For the first time this winter, the constant stream of storms has abated. A few days of above freezing weather first created a skating rink in my driveway but by now the passage is pretty much bare of snow and ice. Overhead, unfortunately, the skies remain gray and overcast, and the effect is a gloomy one.
The wheel of the year is turning, however. The bluebirds, which I haven’t seen since snow first blanketed the mountain, are back. Where they were hiding, I have no idea. Did they venture off the mountain to some sheltered tangle with a bit of open water? Or did they stay here all the time, and I just somehow missed seeing them? Joining the bluebirds now are robins, too. One muddy afternoon, a huge flock of them, more than 100 birds, settled in a muddy field, scavenging for hours.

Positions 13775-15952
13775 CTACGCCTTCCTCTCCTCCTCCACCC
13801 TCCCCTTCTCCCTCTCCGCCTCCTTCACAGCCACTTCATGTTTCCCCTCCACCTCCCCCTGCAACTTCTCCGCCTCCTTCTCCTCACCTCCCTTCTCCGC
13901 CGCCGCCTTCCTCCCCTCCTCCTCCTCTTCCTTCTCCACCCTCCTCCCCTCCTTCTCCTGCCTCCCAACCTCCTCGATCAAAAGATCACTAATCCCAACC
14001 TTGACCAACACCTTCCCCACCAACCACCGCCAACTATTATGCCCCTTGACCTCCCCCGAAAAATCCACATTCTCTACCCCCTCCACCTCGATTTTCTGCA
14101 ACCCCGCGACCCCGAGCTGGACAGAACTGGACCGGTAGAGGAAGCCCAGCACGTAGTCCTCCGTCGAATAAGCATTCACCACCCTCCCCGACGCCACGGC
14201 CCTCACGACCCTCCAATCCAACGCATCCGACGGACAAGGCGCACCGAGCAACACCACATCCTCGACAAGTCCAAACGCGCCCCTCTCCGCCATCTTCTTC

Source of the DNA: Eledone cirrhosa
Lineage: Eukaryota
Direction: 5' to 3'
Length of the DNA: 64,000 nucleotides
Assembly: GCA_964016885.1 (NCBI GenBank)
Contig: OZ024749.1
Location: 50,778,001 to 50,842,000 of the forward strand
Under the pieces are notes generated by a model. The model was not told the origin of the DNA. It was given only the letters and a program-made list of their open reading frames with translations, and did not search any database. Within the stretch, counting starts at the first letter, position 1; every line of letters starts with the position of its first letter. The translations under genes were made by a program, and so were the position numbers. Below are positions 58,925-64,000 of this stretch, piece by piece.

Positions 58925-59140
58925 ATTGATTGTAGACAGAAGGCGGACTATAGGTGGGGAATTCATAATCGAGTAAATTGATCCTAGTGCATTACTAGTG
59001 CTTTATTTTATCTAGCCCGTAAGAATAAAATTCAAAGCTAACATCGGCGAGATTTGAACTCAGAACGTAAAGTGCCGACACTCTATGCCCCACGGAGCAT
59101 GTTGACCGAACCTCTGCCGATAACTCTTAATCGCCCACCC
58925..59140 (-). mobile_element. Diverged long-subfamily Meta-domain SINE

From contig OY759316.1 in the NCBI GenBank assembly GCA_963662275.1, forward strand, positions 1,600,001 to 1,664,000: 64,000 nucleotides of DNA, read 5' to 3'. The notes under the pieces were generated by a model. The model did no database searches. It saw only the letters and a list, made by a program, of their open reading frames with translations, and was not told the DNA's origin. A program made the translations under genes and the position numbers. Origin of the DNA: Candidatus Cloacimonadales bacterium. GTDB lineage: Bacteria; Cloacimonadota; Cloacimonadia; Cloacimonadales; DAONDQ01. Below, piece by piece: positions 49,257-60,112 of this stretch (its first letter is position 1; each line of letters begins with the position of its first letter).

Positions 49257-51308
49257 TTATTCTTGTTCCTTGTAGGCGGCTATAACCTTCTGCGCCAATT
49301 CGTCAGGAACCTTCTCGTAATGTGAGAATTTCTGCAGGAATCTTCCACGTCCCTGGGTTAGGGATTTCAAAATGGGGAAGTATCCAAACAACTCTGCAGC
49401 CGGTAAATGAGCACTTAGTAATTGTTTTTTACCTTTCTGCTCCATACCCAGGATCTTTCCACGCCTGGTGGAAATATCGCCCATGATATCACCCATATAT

Other than birds and the ubiquitous squirrels, I haven’t seen much of the forest animals. The deer, I know, are wandering around, munching my juniper bushes. But the other residents—the skunk, raccoon, fox and the like—are not in evidence, neither by sight, sound or smell.
Colder weather has returned after the teasing thaw, but even that doesn’t feel as deep as before. The days are mostly near freezing, and the nights in the ‘teens. The temperature rises and falls, some days warmer and some still quite cold. Even that is an improvement over the constant chill of two or three weeks ago. The cold days are just that—cold days, not the cold weeks with no end in sight. So the season turns, slightly but inexorably towards winter’s end.